Splendour Falls

Splendour Falls

3.7 37
by Susanna Kearsley

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New York Times and USA Today bestselling and award-winning author

Emily Braden couldn't resist the invitation to join her charming but unreliable cousin, Harry, on a visit to the town of Chinon—where, according to legend, Queen Isabelle hid her treasured jewels during a seige in the 13th century. But when Harry vanishes

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New York Times and USA Today bestselling and award-winning author

Emily Braden couldn't resist the invitation to join her charming but unreliable cousin, Harry, on a visit to the town of Chinon—where, according to legend, Queen Isabelle hid her treasured jewels during a seige in the 13th century. But when Harry vanishes and Emily begins to search for him, she uncovers the mystery of a different Isabelle. A mystery that dates back to the German occupation during the Second World War. As Emily explores the city, with its labyrinthine tunnels and ancient history, she's drawn ever closer to the mysterious Isabelles and their long-kept secrets.

Editorial Reviews

Publishers Weekly
In this latest from New York Times best-selling author Kearsley (The Firebird), Emily Braden, a young Englishwoman, travels to the historic French town of Chinon to meet her cousin Harry, a scholar on a research trip. When Harry never turns up and one of the locals is found dead, Emily learns Chinon is a town where things often go missing. During the 13th century, Queen Isabelle is said to have hidden a great treasure in the town's castle. Years later during WWII, a woman, also named Isabelle, disappeared from Chinon with a satchel of Nazi diamonds given to her by her German lover. With an intrepidness that would make Nancy Drew proud, Emily pursues these mysteries, dodging murder and finding love with Neil Grantham, an English musician along the way. Kearsley writes gorgeously about the delights of being in a beautiful town, and the joy of the first moments of love. The march through the story's clues plays like a cinematic thriller. And though the narrative is interrupted by two distracting, experimental scenes set during each of the Isabelles' lives, and Emily is at times overly revelatory, the main plot will keep readers turning pages. Agent: Shawna McCarthy, The Shawna McCarthy Agency. (Jan.)
From the Publisher
"A master of gothic romance, Kearsley (The Firebird, 2013, etc.) deftly plants clues, strews red herrings and toys with her reader's predictions. The journey is thrilling." - Kirkus

"SPLENDOUR FALLS is a beautifully written tale that resonates with the reader long after the last page has been turned." - Fresh Fiction

"Kearsley didn't disappoint me at all, and this is perfect for those who dream of visiting a castle in France, such as I do. The descriptive writing, the nuances of danger laced with guilty pleasure all come together in a thrilling way as we fall in love with the scenery." - Burton Book Review

"I was pleasantly surprised by how much I enjoyed reading this novel, this is exactly my type of book. I read it in no time and I loved how Kearsley described her setting." - The Book Musings

"I enjoyed this book very much. It was different from my normal read and I felt like the attention to detail made all the difference in the world. Now, I want to go to Chinon, France and have my own adventure. Can't get a much better endorsement than that.
" - Deb's Book Bag

"Well-written and the narrator's voice is introspective, engaging and sympathetic. " - Miss Bates Reads Romance

"Kearlsey includes all her trademark elements: an atmospheric setting, mystery, intrigue, secrets and legends." - Library of Clean Reads

"It was well written and it kept me reading and reading." - Book Girl of Mur-y-Castell

"A delightful, modern gothic mystery with a romance. It's evocative of the time and place and people and filled with fascinating characters who come to life off the page." - Dear Author

"Susanna Kearsley has created a gothic romance worthy of Mary Stewart, sure to appeal to romance and mystery readers alike." - Shelf Awareness

"Visions of sunlit ruins will enchant armchair travelers, and layers of ancient intrigue thrill history buffs; romantics will enjoy watching a cynic open her heart to love, and there's even a tinge of ghostly doings for fans of the gothic" - Florida Weekly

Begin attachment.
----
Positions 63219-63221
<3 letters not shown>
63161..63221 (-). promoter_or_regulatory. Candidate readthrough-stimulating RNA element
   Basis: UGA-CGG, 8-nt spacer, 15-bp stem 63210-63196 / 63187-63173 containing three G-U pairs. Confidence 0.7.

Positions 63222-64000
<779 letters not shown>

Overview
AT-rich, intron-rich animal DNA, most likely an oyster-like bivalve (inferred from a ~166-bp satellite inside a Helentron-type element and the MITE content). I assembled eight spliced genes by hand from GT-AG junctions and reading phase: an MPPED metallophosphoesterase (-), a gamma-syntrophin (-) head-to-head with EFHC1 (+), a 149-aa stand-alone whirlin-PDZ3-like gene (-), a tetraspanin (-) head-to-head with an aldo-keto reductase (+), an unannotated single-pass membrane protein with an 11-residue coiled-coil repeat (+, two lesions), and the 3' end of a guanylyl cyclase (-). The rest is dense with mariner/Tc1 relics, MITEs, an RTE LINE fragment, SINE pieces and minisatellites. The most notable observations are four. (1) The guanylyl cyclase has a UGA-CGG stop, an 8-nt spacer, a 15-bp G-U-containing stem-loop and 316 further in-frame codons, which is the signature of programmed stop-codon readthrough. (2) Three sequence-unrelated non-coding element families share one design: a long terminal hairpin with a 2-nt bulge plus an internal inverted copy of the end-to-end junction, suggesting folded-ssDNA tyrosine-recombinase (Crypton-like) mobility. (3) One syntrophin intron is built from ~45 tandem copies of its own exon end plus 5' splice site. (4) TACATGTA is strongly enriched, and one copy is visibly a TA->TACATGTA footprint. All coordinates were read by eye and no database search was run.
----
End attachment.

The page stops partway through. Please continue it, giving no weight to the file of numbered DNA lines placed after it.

Kirkus Reviews
Into an enchanting village steps Emily Braden, a young Englishwoman who has lost all belief in romance. Long ago, young Queen Isabelle, captured and awaiting rescue, hid a treasure in the vicinity of the Moulin Tower of the Chateau Chinon. Centuries later, another Isabelle found star-crossed love with a German soldier, and she, too, is rumored to have left a treasure behind. Now, Emily's unreliable yet lovable cousin, Harry, has convinced her to go on holiday with him to Chinon. Naturally, despite all promises to the contrary, Harry does not meet her at the train station nor at the hotel. Yet the moment Emily steps through the doors of the Hotel de France, Paul and Simon Lazarus offer her a drink, and she joins a cast of characters simply waiting for her to begin this romantic, mysterious adventure tinged with gothic elements. Her motley crew of supporting characters includes the Lazarus brothers; Jim Whitaker and his insufferable wife, Garland; Christian, a German painter; and Martine, a gallery owner whose ex-husband recently fell to his death on the steep chateau steps. Yet it is the violinist Neil Grantham, with his midnight blue eyes, who captivates Emily's hesitant heart. Soon, Paul and Emily begin to explore Chinon, and as soon as Emily shares the tale of Queen Isabelle, Simon joins the treasure hunt. An invitation to the elegant vineyard Clos des Cloches leads to more than a flirtation between the darkly handsome owner, Armand Valcourt, and Emily as the hunt for the treasure shifts to the tunnels underneath the wine cellars. Streets are labyrinthine, motivations obscure, and mysteries abound, including the identity of the gypsy man shadowing Emily's steps as well as the whereabouts of Harry. A master of gothic romance, Kearsley (The Firebird, 2013, etc.) deftly plants clues, strews red herrings and toys with her readers' predictions. The journey is thrilling.

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5.20(w) x 7.90(h) x 1.20(d)

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...when all was lost or seem'd as lost...

The first night had been the worst. They had come on so violently, and without warning. One moment she'd been peacefully at prayer within the chapel, and the next the captain of her guard was pounding at the door, with orders she should seek in haste the safety of her chamber. And then someone had whispered "siege"...

It had been dreadful, that first night-the darkness and the shrieking of the wind and the fires burning everywhere, it seemed, upon the plain below. But daylight came, and still the castle held. Of course it held, thought Isabelle. This was Chinon. Like the Plantagenet kings it sheltered, Chinon Castle had a will of iron. It bowed before no man.